Banning diesel cars is essential to tackling London’s pollution crisis

Jimmy Aldridge
Air Pollution Levels In Putney Exceed Yearly Quota Just Days Into 2013
Recent polling suggests that 51 per cent of residents are extremely or very concerned about air pollution and a further 35 per cent fairly concerned (Source: Getty)

Writing in City A.M. on Friday last week, Trevor Raymond from the World Platinum Investment Council argued that the phasing out of diesel cars from London’s roads, as recommended in a recent report we published, was a “blunt policy response to a complex and evolving [air pollution] problem”.

We totally agree. There is no single policy that can, on its own, rid the capital of its lethal and illegal levels of air pollutants. That’s why we made very clear in our report that a phase-out of diesel cars would need to be part of a much broader package of European, national, and local measures that tackle the various drivers of the problem.

And what a problem it is. Air pollution causes the equivalent of 9,400 premature deaths in the capital each year – a public health issue second only to smoking. A quarter of the city’s schoolchildren are currently exposed to levels of air pollution that breach legal and health limits set in UK law. This is clearly unacceptable and most Londoners agree. Recent polling suggests that 51 per cent of residents are extremely or very concerned about air pollution and a further 35 per cent fairly concerned.

So action needs to be taken, but it will inevitably involve some difficult trade-offs. To ensure that the impact on Londoners’ everyday lives is minimised, policies must be carefully focused on the root of the problem. Currently this is road transport, which is by far the largest contributor to air pollution in London. And the principal culprits are diesel vehicles – the average diesel car in London emits more than five times as much nitrogen oxide and 80 times more nitrogen dioxide (the air pollutant with the most harmful health impacts) than the average petrol car.

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The number of diesel vehicles on the road has sharply increased since the mid-2000s after the government introduced a number of financial incentives. Those incentives were put in place in an attempt to reduce CO2 emissions in order to tackle climate change – at the time diesel vehicles emitted less carbon dioxide than petrol vehicles. However, the CO2 advantage of diesel has now largely disappeared as petrol cars have become more efficient. We are left with millions of vehicles on the road that have minimal climate benefits, and a very significant air pollution problem.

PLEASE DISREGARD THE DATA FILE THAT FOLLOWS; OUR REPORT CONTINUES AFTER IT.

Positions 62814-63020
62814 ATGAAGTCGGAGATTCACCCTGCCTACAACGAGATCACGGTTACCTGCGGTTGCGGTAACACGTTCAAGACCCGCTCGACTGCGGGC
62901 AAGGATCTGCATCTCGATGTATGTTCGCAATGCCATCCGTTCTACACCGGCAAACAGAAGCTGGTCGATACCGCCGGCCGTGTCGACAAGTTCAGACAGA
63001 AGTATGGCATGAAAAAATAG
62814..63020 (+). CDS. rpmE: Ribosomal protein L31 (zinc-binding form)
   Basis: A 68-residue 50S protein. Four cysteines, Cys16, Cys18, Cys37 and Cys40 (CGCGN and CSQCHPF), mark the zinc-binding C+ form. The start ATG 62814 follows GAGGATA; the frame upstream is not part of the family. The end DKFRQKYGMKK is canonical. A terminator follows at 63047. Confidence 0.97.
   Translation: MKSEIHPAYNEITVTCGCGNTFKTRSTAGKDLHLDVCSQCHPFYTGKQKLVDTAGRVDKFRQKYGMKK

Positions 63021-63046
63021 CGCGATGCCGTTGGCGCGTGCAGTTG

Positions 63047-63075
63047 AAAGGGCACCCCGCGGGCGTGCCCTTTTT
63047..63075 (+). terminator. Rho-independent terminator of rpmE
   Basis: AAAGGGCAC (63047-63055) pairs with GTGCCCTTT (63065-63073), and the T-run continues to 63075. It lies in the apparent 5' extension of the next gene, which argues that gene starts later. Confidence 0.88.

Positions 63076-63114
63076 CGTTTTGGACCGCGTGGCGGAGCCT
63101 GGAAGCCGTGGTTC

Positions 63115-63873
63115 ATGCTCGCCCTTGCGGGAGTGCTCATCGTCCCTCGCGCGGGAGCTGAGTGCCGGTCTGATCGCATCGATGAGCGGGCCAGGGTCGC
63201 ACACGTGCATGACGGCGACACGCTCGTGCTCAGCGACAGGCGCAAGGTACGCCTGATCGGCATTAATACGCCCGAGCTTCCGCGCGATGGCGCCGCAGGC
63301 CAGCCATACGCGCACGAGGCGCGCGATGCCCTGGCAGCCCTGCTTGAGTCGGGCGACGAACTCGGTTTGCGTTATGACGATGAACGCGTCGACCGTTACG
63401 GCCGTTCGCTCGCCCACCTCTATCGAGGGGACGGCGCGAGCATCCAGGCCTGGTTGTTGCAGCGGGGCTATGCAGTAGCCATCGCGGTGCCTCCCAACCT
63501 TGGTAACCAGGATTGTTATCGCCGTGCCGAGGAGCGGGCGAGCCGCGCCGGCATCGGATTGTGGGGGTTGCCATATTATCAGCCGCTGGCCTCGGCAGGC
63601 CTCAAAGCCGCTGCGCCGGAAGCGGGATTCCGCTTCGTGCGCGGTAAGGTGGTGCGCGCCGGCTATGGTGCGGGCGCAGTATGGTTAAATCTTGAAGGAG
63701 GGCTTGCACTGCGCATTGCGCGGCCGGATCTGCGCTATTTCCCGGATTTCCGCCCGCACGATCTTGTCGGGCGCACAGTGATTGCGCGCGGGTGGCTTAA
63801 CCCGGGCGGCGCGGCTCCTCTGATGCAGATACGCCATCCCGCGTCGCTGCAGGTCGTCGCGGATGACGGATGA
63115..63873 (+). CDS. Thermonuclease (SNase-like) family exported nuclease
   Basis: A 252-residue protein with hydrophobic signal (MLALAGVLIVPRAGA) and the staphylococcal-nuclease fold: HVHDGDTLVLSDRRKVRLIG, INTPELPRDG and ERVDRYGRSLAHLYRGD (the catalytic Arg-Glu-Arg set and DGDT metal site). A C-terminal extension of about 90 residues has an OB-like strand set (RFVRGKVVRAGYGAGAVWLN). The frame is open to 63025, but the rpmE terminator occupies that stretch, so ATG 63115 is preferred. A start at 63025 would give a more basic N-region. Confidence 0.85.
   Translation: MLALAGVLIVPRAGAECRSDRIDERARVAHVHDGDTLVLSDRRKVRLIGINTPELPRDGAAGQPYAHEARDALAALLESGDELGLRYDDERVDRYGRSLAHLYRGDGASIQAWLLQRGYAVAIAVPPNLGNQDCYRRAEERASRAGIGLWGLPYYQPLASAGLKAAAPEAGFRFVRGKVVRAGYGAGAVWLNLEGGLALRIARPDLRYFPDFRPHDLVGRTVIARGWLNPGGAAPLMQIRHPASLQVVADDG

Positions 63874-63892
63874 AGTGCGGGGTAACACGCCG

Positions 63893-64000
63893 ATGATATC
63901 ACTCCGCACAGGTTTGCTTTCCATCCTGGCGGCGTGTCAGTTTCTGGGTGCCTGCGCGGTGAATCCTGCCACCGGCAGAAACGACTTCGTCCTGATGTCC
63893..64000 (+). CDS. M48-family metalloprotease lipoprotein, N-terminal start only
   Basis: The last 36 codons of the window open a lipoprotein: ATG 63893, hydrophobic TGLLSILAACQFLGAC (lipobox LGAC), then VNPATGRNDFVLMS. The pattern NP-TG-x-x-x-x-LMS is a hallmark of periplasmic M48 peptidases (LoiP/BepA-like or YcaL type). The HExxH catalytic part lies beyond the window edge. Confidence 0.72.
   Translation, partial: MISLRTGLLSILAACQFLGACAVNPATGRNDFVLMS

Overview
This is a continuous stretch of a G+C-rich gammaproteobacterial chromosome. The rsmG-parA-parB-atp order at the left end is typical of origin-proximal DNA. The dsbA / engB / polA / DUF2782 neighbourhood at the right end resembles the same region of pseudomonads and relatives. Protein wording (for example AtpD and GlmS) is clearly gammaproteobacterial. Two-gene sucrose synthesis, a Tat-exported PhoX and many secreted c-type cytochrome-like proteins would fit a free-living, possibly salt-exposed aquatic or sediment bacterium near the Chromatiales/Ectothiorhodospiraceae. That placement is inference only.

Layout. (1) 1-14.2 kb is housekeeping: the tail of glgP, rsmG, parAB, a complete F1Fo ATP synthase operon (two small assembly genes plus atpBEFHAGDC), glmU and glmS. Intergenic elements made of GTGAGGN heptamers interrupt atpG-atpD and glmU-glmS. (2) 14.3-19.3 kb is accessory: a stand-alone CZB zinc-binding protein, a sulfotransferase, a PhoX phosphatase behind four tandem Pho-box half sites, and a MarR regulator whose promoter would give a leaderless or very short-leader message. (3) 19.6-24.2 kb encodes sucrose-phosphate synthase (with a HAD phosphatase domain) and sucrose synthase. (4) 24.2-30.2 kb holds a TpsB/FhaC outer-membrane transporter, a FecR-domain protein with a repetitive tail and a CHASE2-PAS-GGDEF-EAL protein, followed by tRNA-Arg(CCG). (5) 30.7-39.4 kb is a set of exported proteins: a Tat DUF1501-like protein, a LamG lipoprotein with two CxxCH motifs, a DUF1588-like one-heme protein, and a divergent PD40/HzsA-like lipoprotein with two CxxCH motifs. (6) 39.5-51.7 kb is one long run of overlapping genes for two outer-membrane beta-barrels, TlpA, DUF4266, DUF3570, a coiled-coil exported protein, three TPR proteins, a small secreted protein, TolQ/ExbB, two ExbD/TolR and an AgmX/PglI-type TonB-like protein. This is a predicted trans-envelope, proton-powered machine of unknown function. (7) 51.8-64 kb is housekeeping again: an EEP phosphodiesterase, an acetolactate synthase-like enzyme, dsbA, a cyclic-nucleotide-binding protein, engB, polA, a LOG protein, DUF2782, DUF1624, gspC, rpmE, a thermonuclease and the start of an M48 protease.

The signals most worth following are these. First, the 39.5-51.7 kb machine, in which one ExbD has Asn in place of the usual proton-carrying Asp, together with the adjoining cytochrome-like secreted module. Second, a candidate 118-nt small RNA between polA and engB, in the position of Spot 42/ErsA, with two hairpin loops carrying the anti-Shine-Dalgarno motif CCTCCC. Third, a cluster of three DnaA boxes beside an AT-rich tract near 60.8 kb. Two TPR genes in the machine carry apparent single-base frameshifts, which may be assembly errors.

There is good reason for the owners of diesel vehicles to be angry over this confusion in policy, but the fact remains that addressing London’s air pollution must mean getting serious about restricting the use of diesel vehicles.

Some vehicle types are easier to replace than others. There are few alternatives currently available for vans and lorries, for example, but a diesel car can be replaced with a hybrid, electric, petrol, or LPG vehicle. And where alternatives exist that can minimise the impact of policies on Londoners, our view is that they should be prioritised.

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With the help of King’s College, we crunched the numbers on restricting diesel and found that even if London were to return to the lowest recorded level of diesel car ownership in the UK, at 10 per cent of the car fleet (it’s currently 57 per cent), we would still be in breach of legal limits on air pollution.

To truly address air pollution in London means the phasing out of diesel cars. This is the conclusion that has been reached in Paris, in Berlin, in Delhi and many other cities across the world. But we are clear that the phase-out also needs to be part of a package of other measures such as the tightening up of European standards and testing and a reform of UK-wide incentives for diesel vehicles. And in London we recommend that emissions standards be tightened within the city-wide Low Emissions Zone and the ultra-low emissions zone should be extended across the whole of inner London from 2019. Additional action will also need to be taken to clean up the capital’s taxis and buses which are the largest polluters in central London.

We are currently undertaking further work with King’s College to model a package of policies in detail with the goal of getting London in line with legal air pollution limits by 2025. A critical part of that will be measures that help Londoners with the costs of the policies, such as a diesel scrappage scheme that would pay drivers to move over to cleaner, greener alternatives. We will report on the results in the autumn.

For all Londoners, including the World Platinum Investment Council, dealing with air pollution is likely to imply some tough changes. But they are unavoidable if the capital is to catch up with other major cities and become a healthy and attractive place to live.

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